Wednesday, February 27, 2008

The Dating of the Umlauts

In the comment section of the previous post (on "Asceticism") I mentioned the so-called "Umlauts" in Codex Vaticanus. Wieland Willker has set up a very valuable section on his website that deals with the Umlauts.

There he discusses a number of issues, e.g., the dating of the Umlauts over which there is disagreement among scholars. Leaving aside the "material" side of the problem (that has to do with the nature of the ink, etc), I assume that a complete survey of the textual support for each variant (at least at the un-ambiguous places where we can identify a particular textual variant) could bring us a step closer to the question of the nature and,in extension the dating of the Umlauts even if I realize that the evidence may be open to different interpretations.

In any case, besides Payne, Canart, Niccum and Miller, I know that one scholar in America is working on a thesis on the subject. Moreover, I know that C.M. Martini is working on a new study of Codex Vaticanus, but I don't know to what extent it will deal with the Umlauts. Are there any others out there?

8 Comments:

Peter M. Head said...

I have been working with a learned colleague on the Umlauts. Not quite finished yet.

maurice a robinson said...

In relation to Tommy's comment: the "one scholar" (at least the one that I know of) in the US who carefully has been examining all the umlauts and attempting a comprehensive text-critical classification of what they appear to represent on a per-book/section basis is nearly finished with his dissertation. I presume it will be interesting.

Tommy Wasserman said...

The "one scholar" is indeed the same that Maurice knows very well. Since he has been working on the project over a long time now, I did not know where he was in the process. I am delighted to hear that it is nearly finished, although I can never remember his full name.

It will be interesting to hear what he says about the dating.

James Snapp, Jr. said...

Gary Dykes wrote a little essay, "Digging Deeper With the Umlauts" or something like that, in which, as I recall, he proposed that in some cases the umlauts provide the earliest evidence for Byzantine readings. The essay can be downloaded from his website.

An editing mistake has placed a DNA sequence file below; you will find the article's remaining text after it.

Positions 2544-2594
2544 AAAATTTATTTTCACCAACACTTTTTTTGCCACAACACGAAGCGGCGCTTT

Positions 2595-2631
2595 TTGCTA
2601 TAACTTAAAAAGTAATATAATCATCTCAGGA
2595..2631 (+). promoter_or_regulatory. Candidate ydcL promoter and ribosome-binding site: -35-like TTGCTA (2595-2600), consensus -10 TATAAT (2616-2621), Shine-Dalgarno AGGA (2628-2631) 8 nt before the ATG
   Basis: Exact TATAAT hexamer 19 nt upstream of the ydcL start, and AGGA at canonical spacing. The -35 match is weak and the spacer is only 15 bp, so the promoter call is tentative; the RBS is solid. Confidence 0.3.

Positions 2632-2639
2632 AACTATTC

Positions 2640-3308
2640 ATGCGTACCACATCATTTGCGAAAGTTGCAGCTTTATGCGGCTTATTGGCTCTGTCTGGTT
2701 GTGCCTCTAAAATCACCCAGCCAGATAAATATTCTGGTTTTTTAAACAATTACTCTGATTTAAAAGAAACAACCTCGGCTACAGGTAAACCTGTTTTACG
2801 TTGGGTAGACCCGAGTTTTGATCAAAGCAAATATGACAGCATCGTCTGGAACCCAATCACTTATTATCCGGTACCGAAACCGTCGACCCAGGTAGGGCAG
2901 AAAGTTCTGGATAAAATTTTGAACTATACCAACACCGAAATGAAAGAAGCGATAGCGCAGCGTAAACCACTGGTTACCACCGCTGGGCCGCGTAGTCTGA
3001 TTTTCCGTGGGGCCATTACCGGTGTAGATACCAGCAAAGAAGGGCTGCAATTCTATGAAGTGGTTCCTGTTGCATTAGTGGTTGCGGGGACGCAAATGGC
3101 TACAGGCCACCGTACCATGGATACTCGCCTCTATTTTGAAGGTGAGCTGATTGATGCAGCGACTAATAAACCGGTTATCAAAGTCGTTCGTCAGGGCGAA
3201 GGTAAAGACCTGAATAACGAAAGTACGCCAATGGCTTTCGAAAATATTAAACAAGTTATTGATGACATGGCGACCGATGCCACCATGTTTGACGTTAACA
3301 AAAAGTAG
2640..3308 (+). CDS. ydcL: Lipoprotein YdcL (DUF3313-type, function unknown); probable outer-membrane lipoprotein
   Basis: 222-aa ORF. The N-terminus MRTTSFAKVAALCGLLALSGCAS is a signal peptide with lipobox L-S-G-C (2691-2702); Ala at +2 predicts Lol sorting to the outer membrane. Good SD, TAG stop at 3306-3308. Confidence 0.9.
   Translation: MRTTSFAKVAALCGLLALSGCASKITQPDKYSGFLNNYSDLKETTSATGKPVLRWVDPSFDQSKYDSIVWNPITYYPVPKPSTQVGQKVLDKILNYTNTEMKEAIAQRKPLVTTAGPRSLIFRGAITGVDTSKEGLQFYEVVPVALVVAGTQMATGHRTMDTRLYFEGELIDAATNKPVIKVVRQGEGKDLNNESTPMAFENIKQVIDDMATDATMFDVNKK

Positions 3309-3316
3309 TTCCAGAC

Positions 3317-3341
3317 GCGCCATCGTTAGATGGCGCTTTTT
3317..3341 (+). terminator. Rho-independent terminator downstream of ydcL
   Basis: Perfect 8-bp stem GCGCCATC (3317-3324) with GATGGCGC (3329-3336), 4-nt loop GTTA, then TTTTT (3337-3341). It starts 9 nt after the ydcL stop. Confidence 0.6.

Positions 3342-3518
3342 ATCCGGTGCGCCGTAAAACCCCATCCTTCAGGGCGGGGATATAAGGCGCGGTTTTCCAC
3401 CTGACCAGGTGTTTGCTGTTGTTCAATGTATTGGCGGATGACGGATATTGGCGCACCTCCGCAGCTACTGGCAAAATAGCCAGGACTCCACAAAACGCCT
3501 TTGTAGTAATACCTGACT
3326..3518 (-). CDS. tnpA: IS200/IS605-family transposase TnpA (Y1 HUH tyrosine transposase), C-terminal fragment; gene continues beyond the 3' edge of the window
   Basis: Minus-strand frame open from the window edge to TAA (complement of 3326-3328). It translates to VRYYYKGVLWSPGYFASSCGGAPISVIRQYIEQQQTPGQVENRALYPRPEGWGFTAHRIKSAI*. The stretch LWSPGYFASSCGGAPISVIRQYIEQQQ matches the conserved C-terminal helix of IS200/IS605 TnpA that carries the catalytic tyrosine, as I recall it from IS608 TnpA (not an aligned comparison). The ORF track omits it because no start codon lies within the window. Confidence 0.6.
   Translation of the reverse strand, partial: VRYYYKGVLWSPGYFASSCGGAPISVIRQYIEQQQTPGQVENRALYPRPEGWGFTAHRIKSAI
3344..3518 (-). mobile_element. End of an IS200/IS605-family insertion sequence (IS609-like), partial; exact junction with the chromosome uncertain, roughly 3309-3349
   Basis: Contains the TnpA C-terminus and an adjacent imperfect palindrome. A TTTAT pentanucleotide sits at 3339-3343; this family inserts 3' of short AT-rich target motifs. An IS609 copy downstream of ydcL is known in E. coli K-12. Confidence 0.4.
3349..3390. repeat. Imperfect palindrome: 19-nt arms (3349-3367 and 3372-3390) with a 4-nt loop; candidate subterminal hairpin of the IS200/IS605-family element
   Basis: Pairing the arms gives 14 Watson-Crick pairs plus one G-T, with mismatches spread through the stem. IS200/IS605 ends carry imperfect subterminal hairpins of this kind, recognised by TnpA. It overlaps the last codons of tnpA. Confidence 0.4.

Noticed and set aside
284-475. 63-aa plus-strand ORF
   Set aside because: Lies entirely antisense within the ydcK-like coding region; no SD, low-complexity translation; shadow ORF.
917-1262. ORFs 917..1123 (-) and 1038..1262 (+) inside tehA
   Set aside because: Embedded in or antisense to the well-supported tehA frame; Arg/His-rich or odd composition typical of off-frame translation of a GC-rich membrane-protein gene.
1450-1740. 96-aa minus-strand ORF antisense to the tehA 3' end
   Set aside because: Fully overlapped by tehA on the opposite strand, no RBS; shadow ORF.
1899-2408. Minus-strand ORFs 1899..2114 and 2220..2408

Yours in Christ,

James Snapp, Jr.
Minister, Curtisville Christian Church
Tipton, Indiana (USA)
www.curtisvillechristian.org/MarkOne.html

Tommy Wasserman said...

JS: "the Umlauts provide the earliest evidence for Byzantine readings"

That is what I thought of when I vaguaely implied when I talked about the different interpretation of the evidence. If there are relatively many "Byzantine readings" to which the Umlauts refer, is that a sign that the Umlauts are of a later date or is it rather the "Byzantine readings" that are of earlier date? I am aware that this is a very sweeping question, but in principle I suppose this might be a matter of controversy.

maurice a robinson said...

Tommy: If there are relatively many "Byzantine readings" to which the Umlauts refer, is that a sign that the Umlauts are of a later date or is it rather the "Byzantine readings" that are of earlier date?

Given that any variant designated by an umlaut would have to represent a departure from the basically Alexandrian text of Vaticanus, it would seem obvious that the variant readings thus indicated would have to be either Byzantine, Western, or a shared Byzantine + Western (add also "Caesarean", should that strike your fancy).

Therefore I would not make too much out of whatever implication might be forced by necessity in relation to whatever the umlauts might signify beyond a knowledge of the existence of non-Alexandrian variant readings.

Tommy Wasserman said...

MAR: "Given that any variant designated by an umlaut would have to represent a departure from the basically Alexandrian text . . . the variant readings thus indicated would have to be either Byzantine, Western, or a shared Byzantine + Western (add also 'Caesarean', should that strike your fancy)."

It would be very interesting if many of the readings were places where the Alexandrian text is split. I haven't studied the places so I can't tell.

Moreover, the Byzantine text itself developed over time, for example there is the later Kr recension. So, if there are many such readings it might imply a later dating for the Umlauts.

My assumption is that the nature of the variants (that are un-ambiguous) may say something about the dating. But it is necessary to survey the whole pattern of readings, not just to pick a few.

Dating said...

It will be interesting to hear what he says about the dating.